How the 12th-seeded Habs and Blackhawks clinched colossal upsets
Mark Blinch / NHL / Getty Images

Underdogs prevailed in both of the NHL's 5 vs. 12 qualifying series games Friday. Here are three takeaways from Montreal blanking Pittsburgh 2-0, and Chicago bouncing Edmonton from the playoffs with a 3-2 win.


Montreal's outing went according to plan

There are two ways to frame the Canadiens' mammoth Game 4 shutout victory. One is to say they basically won in five seconds - the elapsed time between Ben Chiarot forcing a turnover in the offensive zone and Artturi Lehkonen cashing Paul Byron's whirled pass to the tip of the crease. The other is all-encompassing - Montreal had a plan on Friday, and it worked to perfection for 60 minutes.

From puck drop, Claude Julien's charges looked entirely content to angle for a 1-0 win. They planned to bottle up Pittsburgh's rushes, prevent the Penguins from gaining any modicum of space or speed, curb the quality of any shots that got through to Carey Price, and seize on the frustration this approach was sure to cause. And, you know, to score eventually.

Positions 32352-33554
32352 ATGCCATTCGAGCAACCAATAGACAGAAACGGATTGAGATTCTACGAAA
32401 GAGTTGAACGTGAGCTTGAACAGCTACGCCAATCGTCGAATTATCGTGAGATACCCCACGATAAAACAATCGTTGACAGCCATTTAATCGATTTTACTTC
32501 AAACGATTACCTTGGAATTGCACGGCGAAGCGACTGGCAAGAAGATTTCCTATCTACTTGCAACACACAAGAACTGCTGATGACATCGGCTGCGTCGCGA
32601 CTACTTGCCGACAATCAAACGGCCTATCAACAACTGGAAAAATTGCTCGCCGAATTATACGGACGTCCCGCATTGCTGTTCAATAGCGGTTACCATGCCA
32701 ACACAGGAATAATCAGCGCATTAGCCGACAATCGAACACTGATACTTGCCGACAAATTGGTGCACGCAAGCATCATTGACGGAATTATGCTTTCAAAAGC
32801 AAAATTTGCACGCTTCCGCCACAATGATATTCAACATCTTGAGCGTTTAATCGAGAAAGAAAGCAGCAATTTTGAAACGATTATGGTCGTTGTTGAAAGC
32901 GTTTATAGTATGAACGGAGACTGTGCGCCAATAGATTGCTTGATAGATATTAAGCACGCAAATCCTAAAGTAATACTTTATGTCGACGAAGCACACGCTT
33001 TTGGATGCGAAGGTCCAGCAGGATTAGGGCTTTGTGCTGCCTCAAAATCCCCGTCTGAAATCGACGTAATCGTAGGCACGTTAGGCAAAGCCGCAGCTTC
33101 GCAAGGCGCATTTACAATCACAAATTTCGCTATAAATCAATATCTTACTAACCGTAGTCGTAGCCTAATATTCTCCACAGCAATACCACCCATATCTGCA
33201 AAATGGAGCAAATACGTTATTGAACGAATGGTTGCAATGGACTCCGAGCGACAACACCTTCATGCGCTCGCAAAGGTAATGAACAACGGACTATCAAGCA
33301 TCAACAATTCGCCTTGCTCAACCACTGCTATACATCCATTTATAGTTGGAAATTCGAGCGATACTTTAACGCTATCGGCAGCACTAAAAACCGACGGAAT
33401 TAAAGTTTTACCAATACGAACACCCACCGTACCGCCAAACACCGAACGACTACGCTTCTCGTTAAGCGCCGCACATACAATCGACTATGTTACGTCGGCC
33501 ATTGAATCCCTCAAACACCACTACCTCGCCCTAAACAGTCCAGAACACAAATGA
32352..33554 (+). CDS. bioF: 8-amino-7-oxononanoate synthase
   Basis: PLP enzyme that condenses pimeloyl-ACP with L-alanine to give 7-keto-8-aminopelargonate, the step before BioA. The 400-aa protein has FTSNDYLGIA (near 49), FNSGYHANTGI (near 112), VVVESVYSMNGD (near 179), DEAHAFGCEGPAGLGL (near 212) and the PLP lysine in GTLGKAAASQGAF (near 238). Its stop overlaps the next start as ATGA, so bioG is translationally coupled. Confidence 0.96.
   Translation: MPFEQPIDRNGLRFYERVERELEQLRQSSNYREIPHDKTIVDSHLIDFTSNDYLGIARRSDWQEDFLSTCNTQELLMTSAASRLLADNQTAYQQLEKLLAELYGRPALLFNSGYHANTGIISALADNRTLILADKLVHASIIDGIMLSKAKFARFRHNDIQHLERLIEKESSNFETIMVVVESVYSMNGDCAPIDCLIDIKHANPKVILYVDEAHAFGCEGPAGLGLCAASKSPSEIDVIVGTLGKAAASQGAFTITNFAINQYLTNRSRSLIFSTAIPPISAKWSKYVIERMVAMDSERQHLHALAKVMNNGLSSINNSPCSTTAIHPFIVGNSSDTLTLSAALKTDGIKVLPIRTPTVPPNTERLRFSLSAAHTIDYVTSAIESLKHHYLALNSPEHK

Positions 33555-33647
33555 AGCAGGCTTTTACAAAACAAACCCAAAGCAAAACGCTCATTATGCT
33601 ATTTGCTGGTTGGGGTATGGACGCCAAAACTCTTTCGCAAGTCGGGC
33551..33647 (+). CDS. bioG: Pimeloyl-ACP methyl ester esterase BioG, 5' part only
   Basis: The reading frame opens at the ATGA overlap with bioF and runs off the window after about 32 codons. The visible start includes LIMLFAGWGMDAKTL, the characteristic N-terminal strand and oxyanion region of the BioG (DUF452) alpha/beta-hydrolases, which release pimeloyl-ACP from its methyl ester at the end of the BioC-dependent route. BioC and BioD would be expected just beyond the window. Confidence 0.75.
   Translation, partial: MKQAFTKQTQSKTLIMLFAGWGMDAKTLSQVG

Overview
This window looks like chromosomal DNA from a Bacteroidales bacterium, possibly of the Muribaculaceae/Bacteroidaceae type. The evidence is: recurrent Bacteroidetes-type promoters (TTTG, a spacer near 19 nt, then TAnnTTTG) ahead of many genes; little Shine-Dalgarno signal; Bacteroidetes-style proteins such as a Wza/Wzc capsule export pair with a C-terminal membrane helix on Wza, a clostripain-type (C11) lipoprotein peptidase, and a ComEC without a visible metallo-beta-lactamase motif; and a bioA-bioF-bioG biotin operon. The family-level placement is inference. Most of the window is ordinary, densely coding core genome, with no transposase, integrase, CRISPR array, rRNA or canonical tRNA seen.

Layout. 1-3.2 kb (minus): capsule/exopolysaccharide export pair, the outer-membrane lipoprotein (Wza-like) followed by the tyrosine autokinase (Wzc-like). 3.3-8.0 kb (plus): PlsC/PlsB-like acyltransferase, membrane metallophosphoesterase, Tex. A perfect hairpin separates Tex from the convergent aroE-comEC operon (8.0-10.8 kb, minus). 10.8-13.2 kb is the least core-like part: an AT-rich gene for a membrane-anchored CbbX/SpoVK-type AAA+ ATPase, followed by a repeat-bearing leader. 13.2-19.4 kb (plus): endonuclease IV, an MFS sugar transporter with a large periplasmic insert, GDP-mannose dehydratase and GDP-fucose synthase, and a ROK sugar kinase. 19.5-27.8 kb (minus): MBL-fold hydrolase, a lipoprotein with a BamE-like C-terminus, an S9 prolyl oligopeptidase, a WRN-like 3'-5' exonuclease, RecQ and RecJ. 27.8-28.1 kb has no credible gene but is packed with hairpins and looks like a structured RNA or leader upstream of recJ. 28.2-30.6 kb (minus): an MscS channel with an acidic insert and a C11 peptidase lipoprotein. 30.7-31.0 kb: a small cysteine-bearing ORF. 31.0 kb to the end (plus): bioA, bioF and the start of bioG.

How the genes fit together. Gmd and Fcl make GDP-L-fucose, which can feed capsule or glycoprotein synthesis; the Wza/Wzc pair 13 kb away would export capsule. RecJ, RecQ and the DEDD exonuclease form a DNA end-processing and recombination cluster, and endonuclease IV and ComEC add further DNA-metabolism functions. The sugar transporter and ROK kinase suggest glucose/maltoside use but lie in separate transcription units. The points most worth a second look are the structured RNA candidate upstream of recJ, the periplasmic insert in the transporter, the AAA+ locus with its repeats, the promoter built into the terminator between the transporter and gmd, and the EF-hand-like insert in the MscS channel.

The Habs' conservative start was striking after they racked up four goals and a whack of scoring chances off the rush in Game 3. Yet it was also logical they'd default to caution, given the skill gap between these rosters. Sidney Crosby and Evgeni Malkin were never at their best, but their reputations precede them. As it turned out, Montreal's four top scorers - Tomas Tatar, Phillip Danault, Max Domi, and Brendan Gallagher - didn't need to supply a single goal in this textbook underdog series win.

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The Canadiens gained more pep as Game 4 wore on, seemingly assured that quickening the tempo wouldn't benefit Pittsburgh. They overran the Pens in shot and scoring attempts from the midway mark on and were sharper down the tense final stretch. Julien rejigged his lines to promote Nick Suzuki to No. 1 center, which galvanized the new second trio of Danault, Byron, and Lehkonen. That line pounded Pittsburgh at five-on-five to the tune of a 70.5 expected-goals percentage, plus the game-deciding goal.

The big picture here: a .500 team, the 24th-best in the NHL, is legitimately in the playoffs, where they'll probably get pantsed in, say, five games by Tampa Bay or Philadelphia. But let's hold that thought for next week. Price's .947 save percentage (.960 at even strength) is the best mark of the qualifying round, and after the Habs lost Game 2 despite his sensational play, other guys - the defensive triad of Chiarot, Shea Weber, and Jeff Petry, primarily - helped lift the club off the mat.